President Bush on Sunday said the world must "deal harshly" with the Palestinian militant group Hamas and a leading Republican senator said U.S. troops may have to go after them.
"The free world and those who love freedom and peace must deal harshly with Hamas and the killers," Bush told reporters when asked whether Israel was justified in recent attacks against the group.
"That's just the way it is in the Middle East," he said as he left Sunday services at First Congregational Church in Kennebunkport.
The remarks were his most extensive on the situation in the Middle East since a wave of Israeli-Palestinian violence last week threw his peace "road map" into turmoil, and they intensified earlier calls for action against Hamas.
Hamas has defied the Palestinian Authority and rejected the road map as too generous to Israel. It claimed responsibility for the most lethal incident in the current outbreak, a suicide bombing in Jerusalem on Wednesday which killed 17.
The Bush administration had criticized Israel for trying to assassinate a Hamas leader on Tuesday, but trained its sights on Hamas in the wake of the Jerusalem bombing and complaints from pro-Israel groups in the United States.
Bush said the United States was helping the Palestinian Authority reconstitute a security force to take on Hamas, but declined to say if Washington would provide arms or money.
U.S. Sen. Richard Lugar of Indiana, the Republican chairman of the U.S. Senate Foreign Relations Committee, said, "clearly, if force is required ultimately to root out terrorism, it is possible there would be American participation."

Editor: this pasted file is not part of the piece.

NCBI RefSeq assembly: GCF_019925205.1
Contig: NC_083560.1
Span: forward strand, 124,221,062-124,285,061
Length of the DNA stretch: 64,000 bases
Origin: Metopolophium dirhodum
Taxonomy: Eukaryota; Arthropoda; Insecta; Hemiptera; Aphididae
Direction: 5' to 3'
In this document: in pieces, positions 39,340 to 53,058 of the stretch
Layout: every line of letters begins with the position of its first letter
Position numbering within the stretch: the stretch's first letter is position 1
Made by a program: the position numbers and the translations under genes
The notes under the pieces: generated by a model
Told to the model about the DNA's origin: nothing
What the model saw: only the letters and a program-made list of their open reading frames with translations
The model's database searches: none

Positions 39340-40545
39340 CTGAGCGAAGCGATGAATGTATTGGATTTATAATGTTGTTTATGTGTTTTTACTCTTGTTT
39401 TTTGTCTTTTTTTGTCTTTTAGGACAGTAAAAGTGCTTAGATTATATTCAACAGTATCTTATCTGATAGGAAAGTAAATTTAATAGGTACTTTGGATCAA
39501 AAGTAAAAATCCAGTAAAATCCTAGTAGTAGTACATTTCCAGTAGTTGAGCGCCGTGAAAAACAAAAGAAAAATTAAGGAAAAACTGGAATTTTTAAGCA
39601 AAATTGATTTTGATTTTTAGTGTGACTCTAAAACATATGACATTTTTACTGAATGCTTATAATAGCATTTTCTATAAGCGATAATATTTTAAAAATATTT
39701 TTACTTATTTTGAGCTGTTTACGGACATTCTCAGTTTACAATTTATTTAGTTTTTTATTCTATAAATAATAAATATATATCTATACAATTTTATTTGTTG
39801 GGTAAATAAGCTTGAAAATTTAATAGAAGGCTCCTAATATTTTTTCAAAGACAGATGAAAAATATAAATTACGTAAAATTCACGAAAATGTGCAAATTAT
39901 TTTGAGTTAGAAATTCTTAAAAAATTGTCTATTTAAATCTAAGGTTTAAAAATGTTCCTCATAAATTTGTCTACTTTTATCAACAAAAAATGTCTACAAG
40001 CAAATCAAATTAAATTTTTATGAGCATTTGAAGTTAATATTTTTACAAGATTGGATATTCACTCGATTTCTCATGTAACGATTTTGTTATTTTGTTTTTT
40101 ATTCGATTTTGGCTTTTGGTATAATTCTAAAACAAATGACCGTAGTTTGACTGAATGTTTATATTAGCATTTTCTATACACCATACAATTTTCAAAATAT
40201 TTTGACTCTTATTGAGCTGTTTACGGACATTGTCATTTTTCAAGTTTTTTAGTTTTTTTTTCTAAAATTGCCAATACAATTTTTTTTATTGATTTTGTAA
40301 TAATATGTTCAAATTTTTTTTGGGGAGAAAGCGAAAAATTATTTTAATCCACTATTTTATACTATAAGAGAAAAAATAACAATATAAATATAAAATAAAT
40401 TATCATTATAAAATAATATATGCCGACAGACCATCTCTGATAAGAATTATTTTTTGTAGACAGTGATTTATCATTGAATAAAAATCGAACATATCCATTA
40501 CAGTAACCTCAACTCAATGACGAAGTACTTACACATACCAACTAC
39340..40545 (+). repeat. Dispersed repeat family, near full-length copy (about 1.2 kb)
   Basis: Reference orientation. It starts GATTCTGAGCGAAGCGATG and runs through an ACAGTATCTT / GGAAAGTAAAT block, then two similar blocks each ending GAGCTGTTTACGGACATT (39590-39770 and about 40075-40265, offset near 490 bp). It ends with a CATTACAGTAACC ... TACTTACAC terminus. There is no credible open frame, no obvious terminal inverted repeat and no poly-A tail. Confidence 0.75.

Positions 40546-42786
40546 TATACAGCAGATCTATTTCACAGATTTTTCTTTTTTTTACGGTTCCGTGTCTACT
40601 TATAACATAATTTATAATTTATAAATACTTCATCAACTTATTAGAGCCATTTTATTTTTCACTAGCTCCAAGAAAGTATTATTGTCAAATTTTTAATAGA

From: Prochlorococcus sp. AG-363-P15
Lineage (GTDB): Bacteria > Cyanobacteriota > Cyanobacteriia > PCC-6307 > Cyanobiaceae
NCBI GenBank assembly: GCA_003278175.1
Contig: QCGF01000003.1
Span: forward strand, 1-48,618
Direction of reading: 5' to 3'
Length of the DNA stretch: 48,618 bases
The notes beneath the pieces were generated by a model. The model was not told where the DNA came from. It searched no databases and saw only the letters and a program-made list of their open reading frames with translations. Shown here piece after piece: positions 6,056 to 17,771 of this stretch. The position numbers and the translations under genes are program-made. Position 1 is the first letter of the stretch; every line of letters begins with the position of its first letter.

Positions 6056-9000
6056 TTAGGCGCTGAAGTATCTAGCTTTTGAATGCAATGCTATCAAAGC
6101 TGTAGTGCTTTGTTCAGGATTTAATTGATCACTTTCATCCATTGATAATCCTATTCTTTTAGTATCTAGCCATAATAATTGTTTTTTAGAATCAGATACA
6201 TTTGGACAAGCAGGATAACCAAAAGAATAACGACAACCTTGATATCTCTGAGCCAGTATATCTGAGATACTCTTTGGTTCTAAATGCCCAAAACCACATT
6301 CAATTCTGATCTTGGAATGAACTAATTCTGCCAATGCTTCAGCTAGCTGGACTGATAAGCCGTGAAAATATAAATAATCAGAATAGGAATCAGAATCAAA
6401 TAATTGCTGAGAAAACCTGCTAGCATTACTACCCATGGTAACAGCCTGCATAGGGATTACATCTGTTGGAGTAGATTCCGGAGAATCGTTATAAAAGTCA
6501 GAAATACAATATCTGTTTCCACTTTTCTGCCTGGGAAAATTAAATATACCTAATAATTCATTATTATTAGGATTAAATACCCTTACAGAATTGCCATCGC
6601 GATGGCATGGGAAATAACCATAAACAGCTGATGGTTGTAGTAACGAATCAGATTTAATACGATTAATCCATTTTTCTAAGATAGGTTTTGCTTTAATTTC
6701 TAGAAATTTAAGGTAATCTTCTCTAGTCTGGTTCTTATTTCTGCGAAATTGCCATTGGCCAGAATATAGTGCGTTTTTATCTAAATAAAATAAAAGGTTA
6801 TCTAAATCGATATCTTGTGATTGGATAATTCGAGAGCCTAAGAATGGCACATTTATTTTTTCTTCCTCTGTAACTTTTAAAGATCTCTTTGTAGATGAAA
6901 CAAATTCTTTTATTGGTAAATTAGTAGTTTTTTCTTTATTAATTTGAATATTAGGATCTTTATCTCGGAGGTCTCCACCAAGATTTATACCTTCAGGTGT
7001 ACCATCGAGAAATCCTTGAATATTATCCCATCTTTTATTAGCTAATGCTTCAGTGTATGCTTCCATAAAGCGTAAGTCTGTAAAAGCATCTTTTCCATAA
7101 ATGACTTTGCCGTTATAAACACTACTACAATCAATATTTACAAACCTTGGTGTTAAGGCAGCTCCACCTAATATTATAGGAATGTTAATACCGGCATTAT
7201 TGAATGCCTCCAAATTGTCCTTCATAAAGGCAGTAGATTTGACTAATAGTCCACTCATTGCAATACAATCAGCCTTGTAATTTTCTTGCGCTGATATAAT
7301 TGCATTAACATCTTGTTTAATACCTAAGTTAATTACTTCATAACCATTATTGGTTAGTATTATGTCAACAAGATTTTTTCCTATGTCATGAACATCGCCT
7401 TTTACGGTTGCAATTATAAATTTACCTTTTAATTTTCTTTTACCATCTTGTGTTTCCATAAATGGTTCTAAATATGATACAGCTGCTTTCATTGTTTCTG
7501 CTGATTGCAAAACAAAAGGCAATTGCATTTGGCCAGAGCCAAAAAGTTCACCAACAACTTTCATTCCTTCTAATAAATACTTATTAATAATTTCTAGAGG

Asked if that meant such troops would go after Hamas or other groups, he said, "That may be the conclusion."
"...It may not be just Hamas but clearly Hamas is right in the gunsights," he added.
"DON'T UNDERESTIMATE PRESIDENT BUSH"
Whether to insert forces into the volatile situation is being considered, including "whether they are to be all by themselves" or in conjunction with a United Nations or NATO force, Lugar said on "Fox News Sunday."
"The terrorist aspect really has to be dealt with and that's why I say don't underestimate President Bush," Lugar said.
White House spokesman Ari Fleischer on Friday appeared to rule out a role for U.S. troops in enforcing Palestinian security.
"Putting American military, for example, in between, in the region, deploying U.S. troops -- that's something that we have not supported," Fleischer said.
France said on Sunday it would discuss with European Union colleagues the possibility of sending peacekeeping forces to the Middle East.
Bush has sent veteran diplomat John Wolf to the region to prevent the failure of the peace "road map" affirmed at a June 4 summit in Aqaba, Jordan, with Israeli Prime Minister Ariel Sharon and Palestinian Prime Minister Mahmoud Abbas.
Bush on Sunday also left open the possibility of sending U.S. National Security Adviser Condoleezza Rice to the region. He had earlier said working on Middle East peace would be a "matter of the highest priority" for Rice and Secretary of State Colin Powell. Powell is due to travel to Jordan for meetings next Sunday.
Bush said it appeared last week's bloodshed, in which more than 50 people were killed, had eased, but violence would continue. "Until these people are brought to justice, those who will kill innocent people in order to deny the establishment of a Palestinian state, there will be violence," he said.
He gave no indication he would personally call Israeli or Palestinian leaders, saying, "We've got plenty of contact with the Israeli government as well as the Palestinian Authority."
The Israeli ambassador to the United States, Daniel Ayalon, on Sunday defended Israel's attacks on Hamas. He said on NBC's "Meet the Press" that Israel was attacking Hamas "reluctantly" in the face of relentless attack from Hamas and was eager for the Palestinian Authority to deliver on commitments to provide security.